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Handbook Appendices Forms Theatre Scholarships For Theatre Majors, Minors, and Intendeds University Theatre Handbook Table of Contents Theatre Home

C.7.b  What kind of degree? 

You need to have a strong sense of what you want from an advanced degree.  The characteristics of degrees and the institutions that offer them vary widely, and you’re making a major commitment.  Primary thinking, on this point is there­fore very important.

Do you want to work professionally in theatre production?  Reasons for this desire are rooted in financial income, satisfying career, generally good working conditions with dedi­cated people around, and a sense of small service to society.

Seattle is an excellent place to investigate this interest, ranking right up there with New York and Chicago in the number of production opportunities offered you.  If you plan to undertake graduate education, you would do well to take some employment before settling on “going on.”  Direct involvement will give you a feel for the life and measure your level of competition and skills against your co-workers.

If technical direction or theatre craft work is your interest, there may be no call to think strongly of grad work for professional purposes.  Find a job, get sponsored for the union, practice your craft with excellence.  It’s a satisfying occupation with interesting hours and moments of excitement.

If your desire lies on the “artistic” track of design, acting, directing, writing, or maybe man­agement, you probably need to think of going on—in the direction of an M.F.A.  If your need is for additional acting training, you might want to consider the “studio” route instead.  These programs were originally set-up outside of the university structure, offering strictly professional training on a master/novice level.  Lately they have taken to offering degrees of their own, and confusing things even more, some universities are now establishing their own resident studio programs.  Increasingly the M.F.A. is the expected credential for the “creative” positions in the theatre worlds.

An M.F.A. in acting, playwriting, or design will help you build necessary professional skills and can help build an important network as well; you may want to consider applying for programs these degrees relatively early in your career.  Oddly, an increasing number of M.F.A. programs in Directing prefer applicants to have significant life and professional experience before undertaking their requirements.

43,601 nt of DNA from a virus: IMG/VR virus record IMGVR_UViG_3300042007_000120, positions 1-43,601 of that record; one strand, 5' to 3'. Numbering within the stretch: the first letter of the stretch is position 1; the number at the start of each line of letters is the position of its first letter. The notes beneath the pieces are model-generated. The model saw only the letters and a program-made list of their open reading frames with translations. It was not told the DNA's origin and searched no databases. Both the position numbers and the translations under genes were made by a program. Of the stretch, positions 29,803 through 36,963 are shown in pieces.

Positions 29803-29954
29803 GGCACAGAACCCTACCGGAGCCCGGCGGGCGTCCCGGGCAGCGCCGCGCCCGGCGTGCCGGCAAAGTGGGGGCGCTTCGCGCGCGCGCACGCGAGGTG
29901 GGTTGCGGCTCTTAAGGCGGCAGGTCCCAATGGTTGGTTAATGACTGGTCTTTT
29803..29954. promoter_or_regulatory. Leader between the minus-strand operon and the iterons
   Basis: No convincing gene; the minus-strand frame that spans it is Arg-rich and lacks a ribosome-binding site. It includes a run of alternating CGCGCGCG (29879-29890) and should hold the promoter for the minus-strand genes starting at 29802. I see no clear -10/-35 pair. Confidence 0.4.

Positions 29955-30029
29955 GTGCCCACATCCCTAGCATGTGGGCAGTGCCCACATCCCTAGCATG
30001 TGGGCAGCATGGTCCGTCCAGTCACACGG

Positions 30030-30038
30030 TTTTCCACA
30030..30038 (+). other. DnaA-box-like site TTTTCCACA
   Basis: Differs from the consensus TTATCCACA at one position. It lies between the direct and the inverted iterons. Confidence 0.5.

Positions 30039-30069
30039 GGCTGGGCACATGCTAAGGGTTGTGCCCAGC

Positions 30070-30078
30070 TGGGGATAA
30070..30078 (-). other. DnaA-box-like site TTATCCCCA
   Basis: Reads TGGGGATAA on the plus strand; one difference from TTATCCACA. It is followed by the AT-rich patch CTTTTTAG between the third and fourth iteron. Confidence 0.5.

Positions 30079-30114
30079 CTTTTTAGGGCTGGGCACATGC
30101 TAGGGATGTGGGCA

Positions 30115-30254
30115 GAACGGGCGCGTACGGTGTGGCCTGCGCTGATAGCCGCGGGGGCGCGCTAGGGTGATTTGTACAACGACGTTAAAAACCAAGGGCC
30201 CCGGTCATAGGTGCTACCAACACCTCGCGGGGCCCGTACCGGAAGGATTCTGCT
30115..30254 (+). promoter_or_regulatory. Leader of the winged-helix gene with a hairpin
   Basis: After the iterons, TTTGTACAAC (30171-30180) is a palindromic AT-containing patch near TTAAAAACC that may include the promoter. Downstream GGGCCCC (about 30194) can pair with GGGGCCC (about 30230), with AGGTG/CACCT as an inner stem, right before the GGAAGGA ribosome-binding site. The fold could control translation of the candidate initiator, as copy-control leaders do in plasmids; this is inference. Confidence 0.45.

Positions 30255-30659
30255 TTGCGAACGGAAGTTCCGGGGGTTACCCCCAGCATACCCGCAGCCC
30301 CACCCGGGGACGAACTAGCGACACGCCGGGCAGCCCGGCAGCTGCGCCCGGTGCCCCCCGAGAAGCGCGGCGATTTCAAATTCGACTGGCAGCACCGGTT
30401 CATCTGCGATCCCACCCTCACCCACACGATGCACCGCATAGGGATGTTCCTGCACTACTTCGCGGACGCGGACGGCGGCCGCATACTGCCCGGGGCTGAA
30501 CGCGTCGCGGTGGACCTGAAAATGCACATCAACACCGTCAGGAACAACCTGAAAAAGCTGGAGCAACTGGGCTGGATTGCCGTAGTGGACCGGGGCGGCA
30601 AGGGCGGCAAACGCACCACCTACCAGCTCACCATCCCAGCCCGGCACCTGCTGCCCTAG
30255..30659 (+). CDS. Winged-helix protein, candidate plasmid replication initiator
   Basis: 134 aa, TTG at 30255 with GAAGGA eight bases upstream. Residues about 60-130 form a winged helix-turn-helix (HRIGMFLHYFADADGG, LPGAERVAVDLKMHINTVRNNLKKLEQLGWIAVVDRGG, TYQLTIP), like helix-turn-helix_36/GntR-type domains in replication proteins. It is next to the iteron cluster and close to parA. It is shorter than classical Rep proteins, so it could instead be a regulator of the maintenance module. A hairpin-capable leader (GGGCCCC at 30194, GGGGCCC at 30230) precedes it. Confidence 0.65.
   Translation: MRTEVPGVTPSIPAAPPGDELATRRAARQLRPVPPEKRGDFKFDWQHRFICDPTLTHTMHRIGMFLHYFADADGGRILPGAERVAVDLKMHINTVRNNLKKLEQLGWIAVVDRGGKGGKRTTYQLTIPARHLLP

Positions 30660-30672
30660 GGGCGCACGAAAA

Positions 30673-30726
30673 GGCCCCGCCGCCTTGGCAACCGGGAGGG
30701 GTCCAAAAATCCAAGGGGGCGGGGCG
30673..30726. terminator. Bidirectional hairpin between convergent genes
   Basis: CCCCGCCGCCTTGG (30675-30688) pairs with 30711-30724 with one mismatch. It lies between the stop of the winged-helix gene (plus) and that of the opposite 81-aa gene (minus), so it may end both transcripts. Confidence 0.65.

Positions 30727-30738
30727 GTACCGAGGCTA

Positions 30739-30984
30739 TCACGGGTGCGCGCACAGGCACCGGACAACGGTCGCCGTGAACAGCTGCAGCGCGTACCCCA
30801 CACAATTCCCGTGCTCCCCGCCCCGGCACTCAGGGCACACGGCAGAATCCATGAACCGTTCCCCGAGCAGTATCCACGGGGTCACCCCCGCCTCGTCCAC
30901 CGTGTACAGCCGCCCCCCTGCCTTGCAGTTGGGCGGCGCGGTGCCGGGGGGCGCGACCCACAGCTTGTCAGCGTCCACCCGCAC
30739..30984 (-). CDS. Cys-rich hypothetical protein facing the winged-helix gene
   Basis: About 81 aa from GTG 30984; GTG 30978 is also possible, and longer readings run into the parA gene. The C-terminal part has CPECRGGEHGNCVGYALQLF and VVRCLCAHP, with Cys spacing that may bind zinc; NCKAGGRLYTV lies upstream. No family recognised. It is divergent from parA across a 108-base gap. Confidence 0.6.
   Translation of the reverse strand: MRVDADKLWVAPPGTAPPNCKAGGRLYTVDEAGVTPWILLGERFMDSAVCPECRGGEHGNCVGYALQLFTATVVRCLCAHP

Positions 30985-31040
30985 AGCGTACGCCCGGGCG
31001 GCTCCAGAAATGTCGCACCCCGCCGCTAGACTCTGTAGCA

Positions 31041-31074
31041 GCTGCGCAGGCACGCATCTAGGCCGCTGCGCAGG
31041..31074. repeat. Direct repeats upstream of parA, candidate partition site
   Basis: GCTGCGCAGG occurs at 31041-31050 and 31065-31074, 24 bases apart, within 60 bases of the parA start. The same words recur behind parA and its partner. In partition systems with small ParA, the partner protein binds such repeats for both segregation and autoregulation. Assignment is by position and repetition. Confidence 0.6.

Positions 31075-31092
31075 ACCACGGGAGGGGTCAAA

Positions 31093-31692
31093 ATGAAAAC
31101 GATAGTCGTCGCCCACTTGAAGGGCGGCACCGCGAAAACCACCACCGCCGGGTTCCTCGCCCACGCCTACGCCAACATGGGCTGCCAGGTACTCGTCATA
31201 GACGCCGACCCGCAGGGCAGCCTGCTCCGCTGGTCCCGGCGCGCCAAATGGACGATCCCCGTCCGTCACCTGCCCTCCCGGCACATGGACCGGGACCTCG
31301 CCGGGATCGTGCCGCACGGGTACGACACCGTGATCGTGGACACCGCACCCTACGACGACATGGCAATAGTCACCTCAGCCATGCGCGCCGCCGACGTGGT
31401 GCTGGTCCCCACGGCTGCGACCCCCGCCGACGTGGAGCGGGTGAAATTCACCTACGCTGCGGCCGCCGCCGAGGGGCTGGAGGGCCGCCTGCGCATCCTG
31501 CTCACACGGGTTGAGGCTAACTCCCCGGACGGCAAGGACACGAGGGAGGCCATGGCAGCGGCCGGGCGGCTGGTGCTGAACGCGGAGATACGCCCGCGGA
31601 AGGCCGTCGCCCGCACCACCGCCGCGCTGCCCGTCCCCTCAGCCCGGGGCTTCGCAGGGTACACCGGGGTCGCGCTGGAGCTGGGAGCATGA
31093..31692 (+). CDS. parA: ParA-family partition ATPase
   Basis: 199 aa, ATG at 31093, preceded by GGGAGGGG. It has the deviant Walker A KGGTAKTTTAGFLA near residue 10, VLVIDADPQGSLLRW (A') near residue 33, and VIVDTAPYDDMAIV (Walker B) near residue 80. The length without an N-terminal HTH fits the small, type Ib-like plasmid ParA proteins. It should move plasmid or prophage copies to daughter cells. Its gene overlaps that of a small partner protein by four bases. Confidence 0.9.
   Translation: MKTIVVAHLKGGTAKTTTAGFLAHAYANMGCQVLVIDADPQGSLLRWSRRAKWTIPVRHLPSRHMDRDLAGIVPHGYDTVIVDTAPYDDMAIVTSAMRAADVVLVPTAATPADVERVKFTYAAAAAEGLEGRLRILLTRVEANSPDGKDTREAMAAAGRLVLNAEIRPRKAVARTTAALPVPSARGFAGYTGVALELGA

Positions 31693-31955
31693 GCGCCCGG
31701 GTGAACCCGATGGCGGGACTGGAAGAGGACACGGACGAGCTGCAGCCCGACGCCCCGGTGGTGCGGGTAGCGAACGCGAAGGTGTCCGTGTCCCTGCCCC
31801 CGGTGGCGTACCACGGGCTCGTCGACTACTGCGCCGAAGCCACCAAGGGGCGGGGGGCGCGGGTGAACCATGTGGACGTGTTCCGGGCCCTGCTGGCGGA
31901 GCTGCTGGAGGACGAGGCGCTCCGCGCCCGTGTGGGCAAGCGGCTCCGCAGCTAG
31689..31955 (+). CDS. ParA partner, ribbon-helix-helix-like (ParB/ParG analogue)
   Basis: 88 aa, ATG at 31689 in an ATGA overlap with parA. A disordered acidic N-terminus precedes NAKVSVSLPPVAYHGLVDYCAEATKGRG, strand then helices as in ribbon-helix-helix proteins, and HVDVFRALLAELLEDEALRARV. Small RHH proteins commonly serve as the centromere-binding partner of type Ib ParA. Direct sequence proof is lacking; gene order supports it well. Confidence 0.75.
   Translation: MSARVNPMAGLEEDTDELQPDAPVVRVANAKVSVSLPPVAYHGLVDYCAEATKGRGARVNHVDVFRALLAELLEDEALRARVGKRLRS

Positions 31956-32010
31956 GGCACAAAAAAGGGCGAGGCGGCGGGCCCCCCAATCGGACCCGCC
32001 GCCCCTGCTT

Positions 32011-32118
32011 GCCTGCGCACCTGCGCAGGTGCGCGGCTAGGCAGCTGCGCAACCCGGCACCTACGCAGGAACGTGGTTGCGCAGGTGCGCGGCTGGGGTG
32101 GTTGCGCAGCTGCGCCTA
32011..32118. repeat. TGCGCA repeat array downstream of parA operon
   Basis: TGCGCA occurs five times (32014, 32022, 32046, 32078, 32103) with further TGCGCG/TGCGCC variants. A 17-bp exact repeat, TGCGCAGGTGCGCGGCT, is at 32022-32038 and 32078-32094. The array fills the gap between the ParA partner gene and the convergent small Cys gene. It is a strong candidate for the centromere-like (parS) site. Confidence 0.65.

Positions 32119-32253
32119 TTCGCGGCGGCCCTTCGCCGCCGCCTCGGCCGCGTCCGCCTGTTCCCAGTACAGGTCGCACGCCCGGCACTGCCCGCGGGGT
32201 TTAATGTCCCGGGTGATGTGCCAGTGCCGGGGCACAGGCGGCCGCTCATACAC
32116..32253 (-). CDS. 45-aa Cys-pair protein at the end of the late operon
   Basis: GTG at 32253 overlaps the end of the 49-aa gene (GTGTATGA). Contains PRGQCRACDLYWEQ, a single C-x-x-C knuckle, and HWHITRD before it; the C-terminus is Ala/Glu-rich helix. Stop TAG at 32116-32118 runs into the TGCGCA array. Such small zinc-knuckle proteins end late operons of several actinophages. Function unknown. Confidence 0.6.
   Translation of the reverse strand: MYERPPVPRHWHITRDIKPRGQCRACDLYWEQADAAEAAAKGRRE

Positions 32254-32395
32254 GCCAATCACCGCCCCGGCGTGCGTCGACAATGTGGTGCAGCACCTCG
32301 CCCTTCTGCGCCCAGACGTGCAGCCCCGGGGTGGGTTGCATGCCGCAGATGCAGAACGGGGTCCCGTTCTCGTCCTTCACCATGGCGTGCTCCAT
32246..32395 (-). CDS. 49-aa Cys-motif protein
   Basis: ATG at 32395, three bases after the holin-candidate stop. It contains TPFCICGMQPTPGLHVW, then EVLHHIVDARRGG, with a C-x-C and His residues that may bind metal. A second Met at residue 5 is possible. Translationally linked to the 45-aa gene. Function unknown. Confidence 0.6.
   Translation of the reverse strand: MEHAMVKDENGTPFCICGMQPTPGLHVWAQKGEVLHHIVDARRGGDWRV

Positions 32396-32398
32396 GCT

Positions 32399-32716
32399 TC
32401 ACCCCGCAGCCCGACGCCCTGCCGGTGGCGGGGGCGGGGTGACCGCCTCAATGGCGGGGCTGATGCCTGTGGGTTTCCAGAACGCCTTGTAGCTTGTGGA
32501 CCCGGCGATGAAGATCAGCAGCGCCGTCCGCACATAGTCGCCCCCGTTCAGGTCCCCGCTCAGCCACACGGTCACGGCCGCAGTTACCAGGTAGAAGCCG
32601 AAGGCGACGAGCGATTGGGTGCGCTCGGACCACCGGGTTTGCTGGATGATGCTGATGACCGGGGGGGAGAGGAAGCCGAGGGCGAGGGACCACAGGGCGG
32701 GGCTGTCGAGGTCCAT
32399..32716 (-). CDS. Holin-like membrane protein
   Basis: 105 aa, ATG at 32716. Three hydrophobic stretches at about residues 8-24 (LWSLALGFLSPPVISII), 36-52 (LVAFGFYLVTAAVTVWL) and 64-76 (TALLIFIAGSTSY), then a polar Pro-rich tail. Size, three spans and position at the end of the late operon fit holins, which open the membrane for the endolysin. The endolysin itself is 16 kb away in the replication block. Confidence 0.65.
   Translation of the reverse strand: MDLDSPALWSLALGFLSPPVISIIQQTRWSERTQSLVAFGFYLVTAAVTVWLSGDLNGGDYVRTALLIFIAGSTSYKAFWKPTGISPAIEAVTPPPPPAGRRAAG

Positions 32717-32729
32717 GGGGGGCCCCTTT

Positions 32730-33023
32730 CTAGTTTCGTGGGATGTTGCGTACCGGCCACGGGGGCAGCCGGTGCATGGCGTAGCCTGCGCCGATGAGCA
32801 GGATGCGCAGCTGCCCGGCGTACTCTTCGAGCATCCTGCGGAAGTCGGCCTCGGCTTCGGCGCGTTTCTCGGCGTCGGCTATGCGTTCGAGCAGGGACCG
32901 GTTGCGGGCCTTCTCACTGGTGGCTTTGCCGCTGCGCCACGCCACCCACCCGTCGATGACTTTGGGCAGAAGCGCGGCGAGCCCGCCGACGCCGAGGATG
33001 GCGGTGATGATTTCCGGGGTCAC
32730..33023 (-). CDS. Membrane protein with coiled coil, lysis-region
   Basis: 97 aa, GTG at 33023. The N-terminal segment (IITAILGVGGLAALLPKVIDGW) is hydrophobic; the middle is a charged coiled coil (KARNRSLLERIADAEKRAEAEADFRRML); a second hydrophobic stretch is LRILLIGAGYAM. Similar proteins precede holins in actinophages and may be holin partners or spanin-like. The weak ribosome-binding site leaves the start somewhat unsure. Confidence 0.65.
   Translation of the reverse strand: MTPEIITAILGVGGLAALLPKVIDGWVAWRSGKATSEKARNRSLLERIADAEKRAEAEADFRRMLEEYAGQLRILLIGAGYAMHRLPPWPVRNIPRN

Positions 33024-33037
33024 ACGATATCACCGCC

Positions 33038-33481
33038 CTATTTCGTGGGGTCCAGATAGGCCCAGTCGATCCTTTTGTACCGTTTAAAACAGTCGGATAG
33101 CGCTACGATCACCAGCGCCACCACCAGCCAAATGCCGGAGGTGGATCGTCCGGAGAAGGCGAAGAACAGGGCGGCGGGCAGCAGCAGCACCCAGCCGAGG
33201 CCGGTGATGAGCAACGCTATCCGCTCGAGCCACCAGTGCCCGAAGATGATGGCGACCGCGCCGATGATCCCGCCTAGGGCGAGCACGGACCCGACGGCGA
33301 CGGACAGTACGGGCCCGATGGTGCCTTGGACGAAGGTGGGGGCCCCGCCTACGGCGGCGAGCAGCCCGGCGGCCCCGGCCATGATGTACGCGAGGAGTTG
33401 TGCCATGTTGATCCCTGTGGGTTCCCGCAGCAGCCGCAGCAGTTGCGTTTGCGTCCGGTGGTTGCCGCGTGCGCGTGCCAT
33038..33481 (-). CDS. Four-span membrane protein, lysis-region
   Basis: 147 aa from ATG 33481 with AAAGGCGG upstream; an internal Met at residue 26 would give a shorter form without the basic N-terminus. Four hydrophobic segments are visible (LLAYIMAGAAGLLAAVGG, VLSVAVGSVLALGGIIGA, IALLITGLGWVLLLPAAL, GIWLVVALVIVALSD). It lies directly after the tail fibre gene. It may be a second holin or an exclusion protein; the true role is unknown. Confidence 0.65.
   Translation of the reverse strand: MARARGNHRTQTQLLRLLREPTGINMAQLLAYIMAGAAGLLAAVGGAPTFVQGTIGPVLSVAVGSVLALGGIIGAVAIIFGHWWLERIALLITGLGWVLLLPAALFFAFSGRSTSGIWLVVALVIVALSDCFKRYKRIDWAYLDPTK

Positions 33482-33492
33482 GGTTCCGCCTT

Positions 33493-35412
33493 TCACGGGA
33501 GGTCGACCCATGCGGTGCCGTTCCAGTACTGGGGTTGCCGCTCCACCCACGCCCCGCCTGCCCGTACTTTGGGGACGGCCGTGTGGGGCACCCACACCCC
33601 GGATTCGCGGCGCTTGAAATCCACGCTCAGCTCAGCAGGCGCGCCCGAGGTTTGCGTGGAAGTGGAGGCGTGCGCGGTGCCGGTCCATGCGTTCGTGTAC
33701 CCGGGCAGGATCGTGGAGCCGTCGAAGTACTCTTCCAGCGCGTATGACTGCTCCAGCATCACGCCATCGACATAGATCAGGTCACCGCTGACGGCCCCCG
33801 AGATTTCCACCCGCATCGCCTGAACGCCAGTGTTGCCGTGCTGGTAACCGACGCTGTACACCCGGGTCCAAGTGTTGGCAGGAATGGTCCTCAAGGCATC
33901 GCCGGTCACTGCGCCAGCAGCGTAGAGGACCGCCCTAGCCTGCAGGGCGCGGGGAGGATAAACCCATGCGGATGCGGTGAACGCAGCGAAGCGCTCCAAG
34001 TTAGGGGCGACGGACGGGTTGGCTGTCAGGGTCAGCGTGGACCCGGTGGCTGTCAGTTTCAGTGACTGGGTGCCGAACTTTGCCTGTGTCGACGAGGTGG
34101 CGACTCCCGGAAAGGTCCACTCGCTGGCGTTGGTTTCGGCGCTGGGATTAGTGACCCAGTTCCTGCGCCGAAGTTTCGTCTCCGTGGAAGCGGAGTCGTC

If you are interested in teaching at the elementary or secondary level a B.A. degree may suffice for a while if you have the appropriate teaching credentials to accompany it.  An M.A. will be necessary to propel you into the better-paying upper ranks.  An M.A. is typically oriented toward theatre history, theory and special interests, and is ordinarily viewed as oriented to “traditional” contemplative scholarship and as a “stopping-out” point on the way to the Ph.D.

The M.A. is typically thought of as one-and-a-half to two years beyond the B.A., while most M.F.A. degree— more performance oriented remember—are considered at least three years beyond.  Whereas the M.A. sets the stage for the Ph.D., the M.F.A. degree is considered terminal—which means rather that it seen as the educational culmination of applied studies and creative activity.  The Ph.D. is aimed more at scholarly pursuits, including writing evaluative work about artistic history,  theory and activities.  Some are involved in performance study and experience as well, but many are geared toward theory alone with no emphasis on performance venues.  The Ph.D. is also considered a terminal degree, and probably reflects at least four years of study beyond the Bachelor’s degree.

If your desire to teach centers on the college level, you should consider the need for pursuing a Ph.D.  But if you hope to teach in a professionally driven program—one which centers on B.F.A. and M.F.A. offerings—you may need to obtain an M.F.A., gain some profes­sional experience, look for opportunities to work professionally with a college or university (even if not full-time ), and then later pursue a Ph.D.  Such a combination can be a real winner.  If your interests are oriented toward liberal arts teaching, you may want to pur­sue an M.A. program that provides scholarship and professional opportunities and head right into a Ph.D. program, preferably one which includes opportunities in the performance venues.  An M.A. will be of minimal use in obtaining a college level teaching position unless you pursue a Ph.D.

Next Section: C7c: Finding the Where

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